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ˈgrā(zh) How to pronounce greige (audio) : being in an unbleached undyed state as taken from a loom
used of textiles
greige cloth
ˈgrāzh How to pronounce greige (audio) : of a color that blends gray and beige : of the color greige
greige walls


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plural greiges
: a variable color that blends gray and beige
Warm greiges makes a room look soft and casual. Cool greiges make a room look clean and crisp.Ginna Parsons
Her colors were very sophisticated. She particularly liked beige, greige, gray, earth tones, off-black, and the occasional red.Kennedy Fraser

Examples of greige in a Sentence

Recent Examples on the Web
Tan and beige, taupe and greige, and pale, watery blues. Jennifer Cegielski, Better Homes & Gardens, 7 July 2022 Meghan made a stylish appearance in a white Valentino suit at the Invictus Games back in April before her turn in a greige Dior set and matching Stephen Jones hat for the National Service of Thanksgiving at St Paul’s Cathedral yesterday. Hayley Maitland, Vogue, 4 June 2022 Her red dress was replaced with a greige three-piece set. Gabi Thorne, Allure, 11 Feb. 2022 Floor colors are also getting warmer, as buyers steer away from gray and even greige toward taupe and natural wood tones. Marni Jameson,, 19 Nov. 2021 The walls, formerly white, were coated in a greige Keim mineral paint. Robert Rufino, House Beautiful, 8 Apr. 2021 From soft whites and creams to light brown paint colors and everything in between (greige paint colors, anyone?), these do-it-all shades are perfect for any room, aesthetic, and price point. Chelsea Evers, Country Living, 5 Dec. 2019 Contestants gathered in a big, unfailingly over-warm tent, clad in their Marks-and-Sparks separates and their greige aprons, awkwardly enthusiastic about being on television but entirely committed to proving themselves as Britain’s best bakers. Sophie Gilbert, The Atlantic, 3 Oct. 2019 When used strategically, greige paint can have a transformative effect on a space. Monique Valeris, ELLE Decor, 27 Feb. 2019
Michael Kors’s cashmere iteration in soft greige was a nod to bohemian elegance, and Chloé presented an ethereal silk chiffon wrap, while Carolina Herrera and Chiara Boni opted for structured versions. Isiah Magsino, Town & Country, 2 Sep. 2023 Shop a similar shade of light blue below: BUY NOW Benjamin Moore Deep Royal, $55 18 Greige, Cream, and Muted Mint A greige tone is used for the cabinets while a cream tone is used on the ceiling and accent wall. Hadley Mendelsohn, House Beautiful, 9 Aug. 2023 Homes with charcoal rooms, regardless of the space (Zillow looked at living rooms, bathrooms, kitchens, and bedrooms), brought higher offers, surpassing neutral juggernauts like greige and—yes—even white. Anna Fixsen, ELLE Decor, 20 June 2023 In a conference room, I was allowed to play dress-up, trying on one green or greige piece of clothing on top of another, lasagna style. Patricia Marx, The New Yorker, 19 June 2023 Not to mention, this versatile greige changes colors slightly depending on the light. Quincy Bulin, Southern Living, 12 June 2023 The possibilities are endless with this new paint option, and there are over 100 shades available, from whites, grays, beiges, and greiges, to reds, blues, greens, black, and more. Sarah Yang, Sunset Magazine, 20 Apr. 2023 Much of what has been built over the past decade has been of the generic greige block type, banal four- or five-story apartments that stretch on endlessly, making half-hearted efforts to disguise their bulk. Mark Lamster, Dallas News, 12 Apr. 2023 Then layer in neutral tones borrowed from nature—stone, sand, sea, and sky: Tan and beige, taupe and greige, and pale, watery blues. Jennifer Cegielski, Better Homes & Gardens, 29 Mar. 2023 See More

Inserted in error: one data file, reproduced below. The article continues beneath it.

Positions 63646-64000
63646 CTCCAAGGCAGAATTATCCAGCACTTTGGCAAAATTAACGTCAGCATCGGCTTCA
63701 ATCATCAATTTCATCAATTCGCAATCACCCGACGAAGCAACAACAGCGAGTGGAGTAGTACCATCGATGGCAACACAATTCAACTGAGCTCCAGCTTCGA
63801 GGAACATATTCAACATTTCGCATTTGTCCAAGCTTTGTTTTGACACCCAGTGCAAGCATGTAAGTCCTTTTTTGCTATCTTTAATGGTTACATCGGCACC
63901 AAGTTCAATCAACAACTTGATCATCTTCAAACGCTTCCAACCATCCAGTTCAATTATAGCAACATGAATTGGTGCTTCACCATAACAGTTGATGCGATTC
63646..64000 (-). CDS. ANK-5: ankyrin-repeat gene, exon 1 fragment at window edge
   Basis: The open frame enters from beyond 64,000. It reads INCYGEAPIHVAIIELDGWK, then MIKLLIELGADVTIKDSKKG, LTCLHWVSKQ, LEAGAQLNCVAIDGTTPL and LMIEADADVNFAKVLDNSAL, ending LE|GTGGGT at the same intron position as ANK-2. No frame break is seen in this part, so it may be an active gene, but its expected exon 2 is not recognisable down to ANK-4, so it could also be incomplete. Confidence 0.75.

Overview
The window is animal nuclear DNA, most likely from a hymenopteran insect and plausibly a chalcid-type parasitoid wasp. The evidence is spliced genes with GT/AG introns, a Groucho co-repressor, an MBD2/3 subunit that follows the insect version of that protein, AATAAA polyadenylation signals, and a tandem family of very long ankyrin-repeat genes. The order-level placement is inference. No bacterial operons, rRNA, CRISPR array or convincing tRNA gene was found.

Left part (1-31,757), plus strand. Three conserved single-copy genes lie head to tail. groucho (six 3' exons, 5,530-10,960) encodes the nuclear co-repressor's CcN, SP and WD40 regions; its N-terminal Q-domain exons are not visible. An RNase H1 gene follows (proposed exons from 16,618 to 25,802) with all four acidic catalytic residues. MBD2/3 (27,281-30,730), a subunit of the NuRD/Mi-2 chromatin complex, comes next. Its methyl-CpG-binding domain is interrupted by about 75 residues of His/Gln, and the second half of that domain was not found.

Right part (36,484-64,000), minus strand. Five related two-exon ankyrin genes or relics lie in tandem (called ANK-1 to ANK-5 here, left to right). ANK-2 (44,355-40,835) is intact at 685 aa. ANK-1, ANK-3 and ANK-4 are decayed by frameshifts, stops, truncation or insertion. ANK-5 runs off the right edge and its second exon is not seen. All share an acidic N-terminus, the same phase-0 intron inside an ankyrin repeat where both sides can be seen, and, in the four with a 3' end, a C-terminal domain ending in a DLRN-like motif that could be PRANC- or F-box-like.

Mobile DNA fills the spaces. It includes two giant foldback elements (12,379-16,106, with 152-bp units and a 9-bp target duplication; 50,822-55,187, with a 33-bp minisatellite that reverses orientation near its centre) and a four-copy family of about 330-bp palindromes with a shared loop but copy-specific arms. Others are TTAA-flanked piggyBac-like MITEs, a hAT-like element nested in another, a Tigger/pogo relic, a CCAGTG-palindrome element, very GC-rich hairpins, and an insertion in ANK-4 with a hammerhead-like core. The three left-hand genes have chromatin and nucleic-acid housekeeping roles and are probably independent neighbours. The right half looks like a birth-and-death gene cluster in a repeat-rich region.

These examples are programmatically compiled from various online sources to illustrate current usage of the word 'greige.' Any opinions expressed in the examples do not represent those of Merriam-Webster or its editors. Send us feedback about these examples.

Word History



borrowed from French grège "raw, unfinished (of silk)," going back to Middle French, borrowed from Italian greggio (Upper Italian grezzo) "in its natural state, unfinished," perhaps going back to Vulgar Latin *gregius "plain, ordinary" (formed as a counterpart to Latin ēgregius "outstanding, first-rate"), derivative of Latin greg-, grex "flock, herd, troop"; later construed in English as a blend of gray entry 1 and beige entry 2 — more at egregious


derivative of greige entry 1

First Known Use


1835, in the meaning defined at sense 1


1911, in the meaning defined above

Time Traveler
The first known use of greige was in 1835

Dictionary Entries Near greige

Cite this Entry

“Greige.” Dictionary, Merriam-Webster, Accessed 3 Oct. 2023.

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